Just when you think there could not be more Judith, there are.
Two destinations today with two different outcomes. The first is the Leopold Museum, across from the Kunsthistorisches Museum – but representing an entirely unique period in the development of artistic expression. The core of the collection is Austrian art of the early 20th century, featuring the transformation from Wiener Secession, Art Nouveau/Jugendstil movement to Expressionism. Although I came primarily to view Kolomon Moser’s Judith and Holofernes, I lingered to learn about the intricate lives of Gustav Klimt, Egon Schiele and the women that influenced their lives. This is an exhibit space that flows easily and provides insight into the lifestyles that spawned the movement away from traditional art to alternate forms of expression that underpin Modern Art today.
But back to Kolomom Moser. Even within the context of the Leopold, this painting of Judith is still a departure for the artist. Although it takes on more form in person, I can only surmise Moser was playing with red pigments when he conceived it. Having recently heard a lecture on Wassily Kandinsky and his fascination with color symbolism and psychology, I wonder if there was some influence from afar.
Maybe it’s all the angst of the time period that drove me to take a detour. Or maybe it’s all the years I spent studying Psychology (and years and years). Or maybe I’m just an egghead who loves history – but probably it’s all three that lead me to this address.
Actually, the small museum in Freud’s apartment/office is fascinating but the wine shop around the corner was equally invigorating.
The truth is there is much more to see in Vienna and not enough time on this trip. In fact, there was really not enough time for my last destination so I saw a small portion of the immense complex known as The Belvedere. But, OH the things I saw in that small portion!!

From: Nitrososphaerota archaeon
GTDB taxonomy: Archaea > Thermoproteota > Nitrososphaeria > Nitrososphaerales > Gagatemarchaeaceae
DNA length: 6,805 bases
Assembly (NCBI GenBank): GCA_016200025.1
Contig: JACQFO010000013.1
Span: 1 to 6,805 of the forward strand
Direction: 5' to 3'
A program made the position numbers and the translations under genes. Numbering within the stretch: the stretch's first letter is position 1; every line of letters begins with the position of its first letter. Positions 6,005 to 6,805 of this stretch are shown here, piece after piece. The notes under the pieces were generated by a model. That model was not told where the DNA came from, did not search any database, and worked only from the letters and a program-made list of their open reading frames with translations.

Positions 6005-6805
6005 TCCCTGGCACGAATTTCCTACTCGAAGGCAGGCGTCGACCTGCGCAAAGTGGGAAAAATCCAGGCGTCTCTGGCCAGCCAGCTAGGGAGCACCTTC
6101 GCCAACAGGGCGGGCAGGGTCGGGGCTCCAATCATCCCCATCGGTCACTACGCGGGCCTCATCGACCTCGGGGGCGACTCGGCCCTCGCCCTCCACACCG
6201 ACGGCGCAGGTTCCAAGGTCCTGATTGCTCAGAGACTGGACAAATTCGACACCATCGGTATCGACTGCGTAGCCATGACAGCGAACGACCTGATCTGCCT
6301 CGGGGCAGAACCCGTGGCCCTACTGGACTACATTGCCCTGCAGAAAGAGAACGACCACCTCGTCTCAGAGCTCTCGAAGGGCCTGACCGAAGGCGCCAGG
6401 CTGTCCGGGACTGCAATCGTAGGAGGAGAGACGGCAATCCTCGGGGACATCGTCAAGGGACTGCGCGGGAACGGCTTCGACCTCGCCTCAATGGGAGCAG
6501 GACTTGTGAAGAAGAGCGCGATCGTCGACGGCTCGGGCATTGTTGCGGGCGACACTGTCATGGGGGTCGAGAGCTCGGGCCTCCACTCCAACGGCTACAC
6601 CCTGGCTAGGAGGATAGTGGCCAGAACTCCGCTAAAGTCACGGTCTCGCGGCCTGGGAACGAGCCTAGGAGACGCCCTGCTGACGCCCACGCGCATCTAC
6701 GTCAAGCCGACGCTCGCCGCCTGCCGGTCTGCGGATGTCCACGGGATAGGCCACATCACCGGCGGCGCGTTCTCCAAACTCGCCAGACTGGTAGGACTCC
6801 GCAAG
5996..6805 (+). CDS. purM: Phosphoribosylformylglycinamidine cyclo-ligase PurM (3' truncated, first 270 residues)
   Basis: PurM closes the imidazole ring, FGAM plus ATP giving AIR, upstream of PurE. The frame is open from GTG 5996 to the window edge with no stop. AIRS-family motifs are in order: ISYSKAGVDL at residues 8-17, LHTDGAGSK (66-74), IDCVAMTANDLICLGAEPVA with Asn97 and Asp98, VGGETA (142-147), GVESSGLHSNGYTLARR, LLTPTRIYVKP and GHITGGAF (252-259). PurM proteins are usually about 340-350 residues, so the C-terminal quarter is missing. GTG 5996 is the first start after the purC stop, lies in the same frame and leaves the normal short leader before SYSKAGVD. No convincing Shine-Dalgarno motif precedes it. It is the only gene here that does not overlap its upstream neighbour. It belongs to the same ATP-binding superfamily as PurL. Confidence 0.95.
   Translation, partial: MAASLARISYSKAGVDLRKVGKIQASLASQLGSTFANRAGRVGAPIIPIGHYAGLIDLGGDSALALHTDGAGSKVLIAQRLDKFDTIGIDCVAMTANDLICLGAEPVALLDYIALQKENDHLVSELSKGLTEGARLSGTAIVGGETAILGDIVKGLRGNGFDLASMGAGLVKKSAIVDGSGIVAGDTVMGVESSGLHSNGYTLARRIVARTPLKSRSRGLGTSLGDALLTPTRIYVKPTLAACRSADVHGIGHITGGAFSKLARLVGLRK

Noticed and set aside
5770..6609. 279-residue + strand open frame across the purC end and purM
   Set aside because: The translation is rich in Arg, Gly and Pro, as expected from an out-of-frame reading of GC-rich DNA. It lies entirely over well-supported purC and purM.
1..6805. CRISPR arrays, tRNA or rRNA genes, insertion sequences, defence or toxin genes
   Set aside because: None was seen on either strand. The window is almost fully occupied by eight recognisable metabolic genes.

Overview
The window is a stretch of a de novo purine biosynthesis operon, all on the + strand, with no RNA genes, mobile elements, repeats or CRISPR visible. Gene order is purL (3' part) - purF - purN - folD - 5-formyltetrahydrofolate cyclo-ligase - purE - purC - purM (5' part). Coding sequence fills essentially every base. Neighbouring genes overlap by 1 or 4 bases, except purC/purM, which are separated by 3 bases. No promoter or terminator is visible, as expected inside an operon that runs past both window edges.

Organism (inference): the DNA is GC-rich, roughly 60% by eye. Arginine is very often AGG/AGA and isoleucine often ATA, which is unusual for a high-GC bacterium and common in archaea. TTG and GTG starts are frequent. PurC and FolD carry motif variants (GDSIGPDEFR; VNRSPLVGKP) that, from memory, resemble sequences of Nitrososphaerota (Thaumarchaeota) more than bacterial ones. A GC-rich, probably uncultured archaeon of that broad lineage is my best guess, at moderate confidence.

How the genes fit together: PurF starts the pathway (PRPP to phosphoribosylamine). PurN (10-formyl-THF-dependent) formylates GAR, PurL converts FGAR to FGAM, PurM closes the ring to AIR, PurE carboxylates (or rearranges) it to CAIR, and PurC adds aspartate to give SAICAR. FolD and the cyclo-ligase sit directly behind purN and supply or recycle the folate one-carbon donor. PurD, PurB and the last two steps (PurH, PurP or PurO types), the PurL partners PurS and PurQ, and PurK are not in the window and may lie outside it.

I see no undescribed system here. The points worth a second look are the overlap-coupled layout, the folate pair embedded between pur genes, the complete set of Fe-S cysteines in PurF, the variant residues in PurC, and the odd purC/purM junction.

First, the one thing I can show you – because the Österreichische Galerie Belvedere has an inconsistent policy regarding photography. Without any idea what I was walking into, one room of the museum is devoted to Franz Xaver Messerschmidt (1736-1783) – a German-Austrian sculptor who seems to have something in common with Arcimboldo. That “something” being a penchant for creating portraits that deviate substantially from traditional depictions. Perhaps due to an underlying mental illness in later life or to visitations by the spirit Hermes Trismegistus, Messerschmidt began to devote his work to “character heads” that represent the 64 canonical grimaces of the human face. The museum owns sixteen of these sculptures, displayed on 4-foot plinths that bring them to eye-level. Arrayed in a circle, they really are a most unusual and unsettling sight – and a curiosity of art.
But about that inconsistent policy regarding photography: use of a camera is allowed through-out the galleries UNTIL you reach the Klimt collection. I am usually very attuned to restrictions on photography and respectful of the policy. HOWEVER, I am taking the time to rant here because (a) it was not clear that photos were not allowed in the Klimt galleries, (b) while the guard was yelling at me for trying to take one discrete photo of Klimt’s Judith AT LEAST THREE PEOPLE NEXT TO ME TOOK PICTURES!! and (c) the guard then FOLLOWED ME through the remaining rooms while people continued to take photos all around. I began to wonder if he was actually an escapee from the Messerschmidt exhibit (where pictures are are allowed BTW)!!
Putting the rant aside, the Klimt collection is perfectly enchanting. The twenty-four works form the largest collection of oil paintings by Klimt in the world, ranging from portraits and landscapes to allegorical scenes. By far, the most famous are The Kiss (1908/1909) and Judith (1901) – exhibited in a darkened room to allow the gold pigments to radiate. And while The Kiss is truly spectacular, of course I was enrapt by my namesake.
Revisiting Judith goes Full-on Femme Fatale, I still feel the same after seeing her in person: “She beautiful but kind of scary. Powerful but kind of sinister. Glittering but kind of tarnished. Who I want to be but kind of not.” She does what art is meant to do: to reveal insights that are normally obscured by direct observation and to enrich experience – even if somewhat disturbing.